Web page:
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LORINC: Why Toronto needs to use open data to improve apartment safety

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When I went on Kijiji Thursday morning, I quickly found the following listing: a basement apartment in a bungalow for $515 a month, to share with two other male tenants. It is located in a part of the city (North York) where so-called “secondary suites” are legal, but rooming houses are not (for now).

Less clear is whether this unit, like thousands of others across Toronto and the GTA, complies with the existing fire, health, and building code regulations that ostensibly exist to protect tenants, but are routinely flouted by landlords trying to cut corners. The price suggests a compliance challenged environment, to say the least.

Anecdotally, there’s been a huge increase in the number of such grey-zone apartments — sort of legal, sort of not — for reasons that have everything to do with the lunacy of Toronto’s housing market. Real estate prices are skyrocketing and buyers are betting the farm on outrageously expensive homes or condos in the hopes that their investment will deliver some kind of future pay-off.

At the same time, rents in the private market are soaring, largely because of the dearth of new rental units and gentrification in downtown neighbourhoods that once had plenty of rooming houses. But if you’re up to your earlobes in a mortgage you’ll never pay off, there’s a powerful incentive to do a quick-and-dirty basement conversion and defray some of those crushing monthly costs with rental income.

But while basement units and illegal or semi-legal rooming houses represent a substantial and indeed important segment of the affordable housing sector, the City can’t really say how many Torontonians are living in such dwellings; existing statistics show that about 50% of the city’s residents live in detached or semi-detached houses, but they don’t reveal the proportion of owners versus tenants.

Nor does the City know, with any accuracy, whether such units meet safety or health requirements. Tenants can complain to the City if they’re concerned, and municipal inspectors, once engaged, will force landlords to make improvements or face steep fines and even jail time. But the onus, clearly, is on the occupant, who may or may not have the language skills, wherewithal, or courage to take on a landlord (The Fire Department has stepped up inspections and encourages tenants to call if they have concerns).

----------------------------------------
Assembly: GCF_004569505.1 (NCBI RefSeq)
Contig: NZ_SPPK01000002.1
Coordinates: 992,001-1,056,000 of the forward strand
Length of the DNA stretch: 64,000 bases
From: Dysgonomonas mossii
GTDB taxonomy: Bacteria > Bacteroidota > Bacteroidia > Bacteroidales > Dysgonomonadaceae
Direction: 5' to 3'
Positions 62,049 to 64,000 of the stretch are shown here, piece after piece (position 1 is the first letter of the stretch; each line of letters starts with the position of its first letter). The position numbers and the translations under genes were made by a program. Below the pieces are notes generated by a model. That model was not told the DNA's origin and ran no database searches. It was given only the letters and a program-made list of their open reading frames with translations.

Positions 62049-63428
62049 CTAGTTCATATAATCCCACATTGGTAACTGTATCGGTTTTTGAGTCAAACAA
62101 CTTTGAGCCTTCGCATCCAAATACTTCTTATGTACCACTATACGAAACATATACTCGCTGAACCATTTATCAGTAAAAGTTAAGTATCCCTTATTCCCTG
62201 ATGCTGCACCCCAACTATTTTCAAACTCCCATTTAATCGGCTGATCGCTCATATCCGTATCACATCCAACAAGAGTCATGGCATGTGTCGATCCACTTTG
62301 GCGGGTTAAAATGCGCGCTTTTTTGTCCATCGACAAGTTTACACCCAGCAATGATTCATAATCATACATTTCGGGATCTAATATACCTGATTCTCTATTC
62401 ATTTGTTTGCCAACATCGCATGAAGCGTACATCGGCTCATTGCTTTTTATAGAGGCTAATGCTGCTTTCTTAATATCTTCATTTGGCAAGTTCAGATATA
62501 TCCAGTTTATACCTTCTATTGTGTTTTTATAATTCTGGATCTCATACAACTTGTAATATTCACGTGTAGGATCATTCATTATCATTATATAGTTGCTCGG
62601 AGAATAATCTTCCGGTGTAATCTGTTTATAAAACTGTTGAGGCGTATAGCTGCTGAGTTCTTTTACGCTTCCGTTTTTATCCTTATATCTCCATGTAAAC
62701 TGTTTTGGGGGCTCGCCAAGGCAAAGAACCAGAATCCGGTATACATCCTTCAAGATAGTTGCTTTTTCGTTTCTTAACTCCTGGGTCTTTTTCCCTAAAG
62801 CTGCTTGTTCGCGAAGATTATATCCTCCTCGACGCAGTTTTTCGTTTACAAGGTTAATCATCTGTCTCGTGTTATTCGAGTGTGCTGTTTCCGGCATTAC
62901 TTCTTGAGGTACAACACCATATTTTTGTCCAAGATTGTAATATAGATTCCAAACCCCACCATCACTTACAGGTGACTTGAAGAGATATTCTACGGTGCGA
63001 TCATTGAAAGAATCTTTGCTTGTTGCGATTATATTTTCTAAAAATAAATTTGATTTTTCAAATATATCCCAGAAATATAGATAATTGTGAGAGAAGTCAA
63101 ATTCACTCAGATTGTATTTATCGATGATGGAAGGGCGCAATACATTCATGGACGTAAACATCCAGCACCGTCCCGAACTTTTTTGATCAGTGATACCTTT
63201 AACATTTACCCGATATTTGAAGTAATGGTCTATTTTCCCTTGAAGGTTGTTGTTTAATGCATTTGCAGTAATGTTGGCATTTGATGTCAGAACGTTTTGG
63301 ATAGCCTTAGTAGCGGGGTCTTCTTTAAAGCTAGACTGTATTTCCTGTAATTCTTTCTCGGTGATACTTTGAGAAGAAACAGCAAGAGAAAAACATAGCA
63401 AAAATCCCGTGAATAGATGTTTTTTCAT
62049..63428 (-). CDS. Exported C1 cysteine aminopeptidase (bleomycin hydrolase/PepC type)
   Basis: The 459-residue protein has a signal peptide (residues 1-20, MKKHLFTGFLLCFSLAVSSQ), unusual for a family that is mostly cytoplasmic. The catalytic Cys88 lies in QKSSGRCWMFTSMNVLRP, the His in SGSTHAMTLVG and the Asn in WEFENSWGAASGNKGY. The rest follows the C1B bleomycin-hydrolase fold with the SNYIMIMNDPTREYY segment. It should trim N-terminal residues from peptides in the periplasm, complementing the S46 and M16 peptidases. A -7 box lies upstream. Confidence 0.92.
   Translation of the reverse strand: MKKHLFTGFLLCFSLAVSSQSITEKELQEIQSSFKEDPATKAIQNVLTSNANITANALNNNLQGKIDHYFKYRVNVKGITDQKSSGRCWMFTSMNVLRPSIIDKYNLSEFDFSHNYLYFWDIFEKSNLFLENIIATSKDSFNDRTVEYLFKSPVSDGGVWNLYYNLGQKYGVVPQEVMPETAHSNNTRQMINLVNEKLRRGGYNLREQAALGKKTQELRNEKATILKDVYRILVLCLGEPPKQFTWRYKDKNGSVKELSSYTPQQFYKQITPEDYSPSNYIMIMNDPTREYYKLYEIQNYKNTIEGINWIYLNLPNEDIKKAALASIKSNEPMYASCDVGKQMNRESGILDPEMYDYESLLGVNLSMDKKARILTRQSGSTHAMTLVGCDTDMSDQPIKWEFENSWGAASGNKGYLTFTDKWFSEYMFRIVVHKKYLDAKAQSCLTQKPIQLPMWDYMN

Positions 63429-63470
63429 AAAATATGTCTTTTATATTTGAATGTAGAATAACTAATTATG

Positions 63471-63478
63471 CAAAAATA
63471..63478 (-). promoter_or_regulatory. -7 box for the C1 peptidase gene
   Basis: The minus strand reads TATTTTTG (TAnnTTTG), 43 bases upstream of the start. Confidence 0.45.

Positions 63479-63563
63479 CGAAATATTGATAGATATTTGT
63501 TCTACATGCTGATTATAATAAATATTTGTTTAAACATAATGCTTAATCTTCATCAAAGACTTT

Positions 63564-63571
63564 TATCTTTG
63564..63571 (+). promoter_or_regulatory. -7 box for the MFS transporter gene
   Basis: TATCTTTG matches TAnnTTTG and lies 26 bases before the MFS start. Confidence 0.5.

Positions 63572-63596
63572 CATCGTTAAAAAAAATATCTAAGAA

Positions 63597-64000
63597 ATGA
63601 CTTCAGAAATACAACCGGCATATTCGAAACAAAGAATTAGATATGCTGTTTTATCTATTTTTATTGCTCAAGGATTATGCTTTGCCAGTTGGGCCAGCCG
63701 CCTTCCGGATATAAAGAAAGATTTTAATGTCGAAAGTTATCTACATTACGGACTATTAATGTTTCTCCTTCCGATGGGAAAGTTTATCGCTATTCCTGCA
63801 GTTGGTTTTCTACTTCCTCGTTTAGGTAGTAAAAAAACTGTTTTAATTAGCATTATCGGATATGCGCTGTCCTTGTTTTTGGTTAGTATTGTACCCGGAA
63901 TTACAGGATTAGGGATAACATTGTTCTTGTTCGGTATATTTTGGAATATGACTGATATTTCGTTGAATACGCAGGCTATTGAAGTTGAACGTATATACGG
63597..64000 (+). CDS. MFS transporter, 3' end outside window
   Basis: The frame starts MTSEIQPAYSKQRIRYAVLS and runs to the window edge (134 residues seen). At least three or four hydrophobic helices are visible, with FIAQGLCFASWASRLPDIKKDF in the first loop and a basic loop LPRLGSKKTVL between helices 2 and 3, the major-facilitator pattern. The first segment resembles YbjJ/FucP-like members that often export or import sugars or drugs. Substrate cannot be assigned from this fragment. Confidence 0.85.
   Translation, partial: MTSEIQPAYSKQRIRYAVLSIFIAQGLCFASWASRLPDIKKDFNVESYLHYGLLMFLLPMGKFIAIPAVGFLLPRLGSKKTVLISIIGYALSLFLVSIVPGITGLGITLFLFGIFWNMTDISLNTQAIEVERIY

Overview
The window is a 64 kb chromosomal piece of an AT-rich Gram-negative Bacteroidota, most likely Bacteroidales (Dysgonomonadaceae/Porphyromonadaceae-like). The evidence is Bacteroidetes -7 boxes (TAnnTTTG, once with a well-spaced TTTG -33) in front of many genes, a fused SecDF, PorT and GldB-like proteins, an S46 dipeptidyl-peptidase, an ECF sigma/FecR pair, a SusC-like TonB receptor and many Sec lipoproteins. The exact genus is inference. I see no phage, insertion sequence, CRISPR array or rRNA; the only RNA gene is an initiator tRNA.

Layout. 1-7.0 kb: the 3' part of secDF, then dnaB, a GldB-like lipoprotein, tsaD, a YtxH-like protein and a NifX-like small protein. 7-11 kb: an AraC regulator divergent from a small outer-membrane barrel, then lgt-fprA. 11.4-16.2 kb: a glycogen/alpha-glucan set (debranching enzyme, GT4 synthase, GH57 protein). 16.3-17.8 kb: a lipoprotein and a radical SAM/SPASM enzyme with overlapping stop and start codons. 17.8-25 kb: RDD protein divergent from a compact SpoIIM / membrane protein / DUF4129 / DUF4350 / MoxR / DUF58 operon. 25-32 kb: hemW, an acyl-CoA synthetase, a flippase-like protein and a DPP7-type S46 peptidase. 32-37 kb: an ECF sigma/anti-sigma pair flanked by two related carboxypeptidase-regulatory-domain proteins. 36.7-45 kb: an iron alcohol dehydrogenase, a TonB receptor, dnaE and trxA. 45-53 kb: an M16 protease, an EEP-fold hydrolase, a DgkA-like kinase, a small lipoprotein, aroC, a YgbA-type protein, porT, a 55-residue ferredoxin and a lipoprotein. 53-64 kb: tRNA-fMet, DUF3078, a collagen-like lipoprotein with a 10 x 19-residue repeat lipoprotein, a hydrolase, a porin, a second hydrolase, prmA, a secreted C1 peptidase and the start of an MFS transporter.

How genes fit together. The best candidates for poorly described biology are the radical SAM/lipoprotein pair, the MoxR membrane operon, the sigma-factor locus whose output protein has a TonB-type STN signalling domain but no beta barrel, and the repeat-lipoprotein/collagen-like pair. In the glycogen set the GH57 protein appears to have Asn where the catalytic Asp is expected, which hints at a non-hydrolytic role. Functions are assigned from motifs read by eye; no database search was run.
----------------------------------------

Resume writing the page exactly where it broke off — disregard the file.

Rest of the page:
Sometimes, as I reported in The Globe and Mail last weekend, tenants do die in blazes in buildings with no working smoke detectors, blocked fire exits, or old and deficient wiring (the numbers aren’t large but each one is a tragedy and some, like the three young people who died in an illegal Whitby, Ont., rooming house in 2012, are truly horrific). Many others find themselves exposed to mold, bug and rodent infestations, poor air circulation, crumbling asbestos, and so on.

The question is whether the City has the capacity to encourage the owners of such units to invest in improvements without creating unintended consequences.

On her Opening the Window blog this week, housing consultant Joy Connelly argues for re-branding rooming houses as “shared houses,” as well as a regulatory environment that doesn’t inadvertently force out small landlords who can’t afford to bring their apartments up to existing codes. As she correctly notes, far more people die each year due to homelessness than in apartment fires, so it’s important to ensure that the cure isn’t worse than the disease.

It’s not clear how a flexible regulatory environment would look and function, and even whether the existence of one set of safety rules for homeowners with secondary suites or rooming house operators, and another for commercial or non-profit apartment building owners, is politically or legally sustainable.

From time to time, the City looks at creating financial incentives for landlords, such as with renovation grants in exchange for commitments from the property owner to maintain rents at an affordable level for extended periods. But such measures are destined to be severely limited by the availability of overall funding, paperwork and the conditions placed on such grants.